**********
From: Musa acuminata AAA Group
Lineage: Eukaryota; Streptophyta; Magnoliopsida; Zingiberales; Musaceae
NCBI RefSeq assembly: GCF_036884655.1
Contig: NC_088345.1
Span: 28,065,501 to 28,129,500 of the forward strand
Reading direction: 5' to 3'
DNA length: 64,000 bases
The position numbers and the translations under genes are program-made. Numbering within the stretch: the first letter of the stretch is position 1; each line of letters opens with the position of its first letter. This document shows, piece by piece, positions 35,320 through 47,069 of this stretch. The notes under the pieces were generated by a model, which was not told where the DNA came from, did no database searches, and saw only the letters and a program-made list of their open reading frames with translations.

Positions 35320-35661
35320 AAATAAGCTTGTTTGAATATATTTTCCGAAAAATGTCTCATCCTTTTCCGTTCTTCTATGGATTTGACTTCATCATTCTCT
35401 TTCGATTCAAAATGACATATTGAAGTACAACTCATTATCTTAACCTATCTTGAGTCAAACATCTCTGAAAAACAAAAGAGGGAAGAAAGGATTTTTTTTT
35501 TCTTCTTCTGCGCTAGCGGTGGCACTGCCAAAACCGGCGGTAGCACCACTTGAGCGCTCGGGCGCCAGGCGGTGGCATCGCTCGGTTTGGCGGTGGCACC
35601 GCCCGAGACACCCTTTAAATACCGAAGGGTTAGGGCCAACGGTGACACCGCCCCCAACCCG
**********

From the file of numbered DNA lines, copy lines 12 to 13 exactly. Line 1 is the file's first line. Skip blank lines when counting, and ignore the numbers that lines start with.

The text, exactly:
35501 TCTTCTTCTGCGCTAGCGGTGGCACTGCCAAAACCGGCGGTAGCACCACTTGAGCGCTCGGGCGCCAGGCGGTGGCATCGCTCGGTTTGGCGGTGGCACC
35601 GCCCGAGACACCCTTTAAATACCGAAGGGTTAGGGCCAACGGTGACACCGCCCCCAACCCG